Astonishing in its scope and erudition, this is the magnum opus that Niall Ferguson's numerous acclaimed works have been leading up to. In it, he grapples with perhaps the most challenging questions of modern history: Why was the twentieth century history's bloodiest by far? Why did unprecedented material progress go hand in hand with total war and genocide? His quest for new answers takes him from the walls of Nanjing to the bloody beaches of Normandy, from the economics of ethnic cleansing to the politics of imperial decline and fall. The result, as brilliantly written as it is vital, is a great historian's masterwork.
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Niall Ferguson is Laurence A. Tisch Professor of History at Harvard University, a Senior Research Fellow of Jesus College, Oxford University, and a Senior Fellow of the Hoover Institution, Stanford University. The bestselling author of Paper and Iron, The House of Rothschild, The Pity of War, The Cash Nexus, Empire, and Colossus, he also writes regularly for newspapers and magazines all over the world. Since 2003 he has written and presented three highly successful television documentary series for British television: Empire, American Colossus, and, most recently, The War of the World.From The Washington Post:
The 20th century was the bloodiest in history. By now, the destruction is generally acknowledged, but the causes of the century's murderous conflicts are still matters of debate. So is the haunting question of whether a similar fate can be avoided in the 21st century.
In The War of the World, British historian Niall Ferguson offers a novel analysis of the causes of 20th-century violence. With more than 650 pages of main text and a vast scope, this is obviously a big book. It is also a fascinating read, thanks to Ferguson's gifts as a writer of clear, energetic narrative history.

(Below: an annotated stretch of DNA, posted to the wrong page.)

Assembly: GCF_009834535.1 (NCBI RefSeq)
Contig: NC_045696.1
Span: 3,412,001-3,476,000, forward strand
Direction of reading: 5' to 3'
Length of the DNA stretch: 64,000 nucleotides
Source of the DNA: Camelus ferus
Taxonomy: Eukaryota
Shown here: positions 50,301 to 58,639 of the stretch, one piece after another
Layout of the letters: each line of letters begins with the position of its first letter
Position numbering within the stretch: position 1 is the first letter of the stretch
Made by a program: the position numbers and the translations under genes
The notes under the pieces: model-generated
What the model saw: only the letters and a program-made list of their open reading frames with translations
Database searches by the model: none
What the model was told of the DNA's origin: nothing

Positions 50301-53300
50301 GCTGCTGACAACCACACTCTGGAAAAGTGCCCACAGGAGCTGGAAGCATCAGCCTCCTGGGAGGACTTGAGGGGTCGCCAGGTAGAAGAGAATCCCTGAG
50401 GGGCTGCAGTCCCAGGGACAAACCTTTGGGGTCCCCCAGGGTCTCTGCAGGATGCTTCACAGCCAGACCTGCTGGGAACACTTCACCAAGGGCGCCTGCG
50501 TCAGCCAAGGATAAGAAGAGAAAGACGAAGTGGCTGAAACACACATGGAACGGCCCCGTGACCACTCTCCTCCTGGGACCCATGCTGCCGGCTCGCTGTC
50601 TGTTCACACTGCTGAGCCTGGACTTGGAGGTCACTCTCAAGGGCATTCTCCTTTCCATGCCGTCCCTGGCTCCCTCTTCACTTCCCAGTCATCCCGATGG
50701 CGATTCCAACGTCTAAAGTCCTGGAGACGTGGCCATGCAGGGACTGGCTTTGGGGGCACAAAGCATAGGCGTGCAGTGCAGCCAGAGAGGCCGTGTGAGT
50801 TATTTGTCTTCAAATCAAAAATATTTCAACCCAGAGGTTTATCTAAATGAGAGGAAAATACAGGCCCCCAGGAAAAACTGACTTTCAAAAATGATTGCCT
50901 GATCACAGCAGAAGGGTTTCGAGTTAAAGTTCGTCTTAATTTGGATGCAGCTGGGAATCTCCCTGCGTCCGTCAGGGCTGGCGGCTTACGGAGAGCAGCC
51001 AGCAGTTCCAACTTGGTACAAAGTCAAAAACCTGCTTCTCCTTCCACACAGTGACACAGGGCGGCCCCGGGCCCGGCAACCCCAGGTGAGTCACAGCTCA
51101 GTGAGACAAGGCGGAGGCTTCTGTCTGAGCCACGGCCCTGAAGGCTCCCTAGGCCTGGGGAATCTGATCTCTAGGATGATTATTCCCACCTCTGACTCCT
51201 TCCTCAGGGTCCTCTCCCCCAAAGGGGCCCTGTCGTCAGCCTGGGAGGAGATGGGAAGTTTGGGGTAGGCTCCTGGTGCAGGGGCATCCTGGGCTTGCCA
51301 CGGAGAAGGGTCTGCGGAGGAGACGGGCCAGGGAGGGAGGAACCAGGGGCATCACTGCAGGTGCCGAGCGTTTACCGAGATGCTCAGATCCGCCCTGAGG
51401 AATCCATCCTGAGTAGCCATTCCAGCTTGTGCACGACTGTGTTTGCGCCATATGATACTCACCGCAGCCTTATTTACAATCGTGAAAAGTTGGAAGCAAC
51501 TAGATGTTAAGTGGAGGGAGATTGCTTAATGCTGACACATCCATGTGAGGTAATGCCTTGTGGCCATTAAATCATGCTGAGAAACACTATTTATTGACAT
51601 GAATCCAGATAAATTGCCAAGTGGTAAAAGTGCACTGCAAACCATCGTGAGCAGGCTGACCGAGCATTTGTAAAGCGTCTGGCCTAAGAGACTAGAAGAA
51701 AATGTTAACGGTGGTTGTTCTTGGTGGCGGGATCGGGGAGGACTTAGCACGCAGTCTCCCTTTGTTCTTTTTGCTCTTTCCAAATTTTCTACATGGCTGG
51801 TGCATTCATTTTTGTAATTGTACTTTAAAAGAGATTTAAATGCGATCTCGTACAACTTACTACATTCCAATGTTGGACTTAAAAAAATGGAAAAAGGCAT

As the title suggests, Ferguson sees common causes fueling and linking the disruptions of the 20th century. Thus for him, the "war of the world" begins with the Japanese defeat of the Russian navy in 1905 and doesn't end until the conclusion of the Korean War in 1953. Seen this way, World War I and II become peaks in a series of eruptions around the globe, all fueled by the incendiary confluence of three developments.
The first factor was economic. The 20th century was marked by rapid changes in prices and growth rates, and such volatility -- whether in the direction of boom or bust -- triggered social and political instability. The second development was social: Ethnic tensions, already growing, were heightened by the century's economic ups and downs. And the third factor was the decline of traditional empires. With their powers waning, Russia, China, Austria-Hungary and the Ottoman Empire lost control over their ethnically mixed borderlands -- the very areas where so much of the century's violence started, including World War I. The weakness of the old empires also tempted rising states such as Japan, Italy and Germany.
These aggressive new powers also embraced race theories that trumpeted the natural superiority of some ethnic groups. Earlier imperial powers had accepted miscegenation and the resulting racial melting pots as a natural characteristic of empire, but the supposedly scientific racism demanded an end to such mixing. Brutal conquest, ethnic cleansing and even genocide were more easily inflicted on so-called subhumans. Such racist thinking was prevalent in the first three decades of the 20th century, and as a result attacks against minorities occurred throughout the unstable, racially mixed communities of Eastern and Central Europe. In short, the stage was set for the Nazis' eradication of Jews, other minorities and the mentally impaired. The evil novelty of the German campaign was the industrialization of genocide in killing factories.
In Germany, assimilation's protective covering was torn away by the Nazi belief that the mixing of blood degraded the master race. "Hitler's determination to exclude Jews from the Volksgemeinschaft [the Nazi term for a racially pure community] meant identifying and persecuting a tiny minority that was inextricably interwoven into the fabric of German society," Ferguson writes. "And that may be the crucial point. Perhaps the anti-Semitism of the Nazis is best understood as a reaction to the very success of German-Jewish assimilation."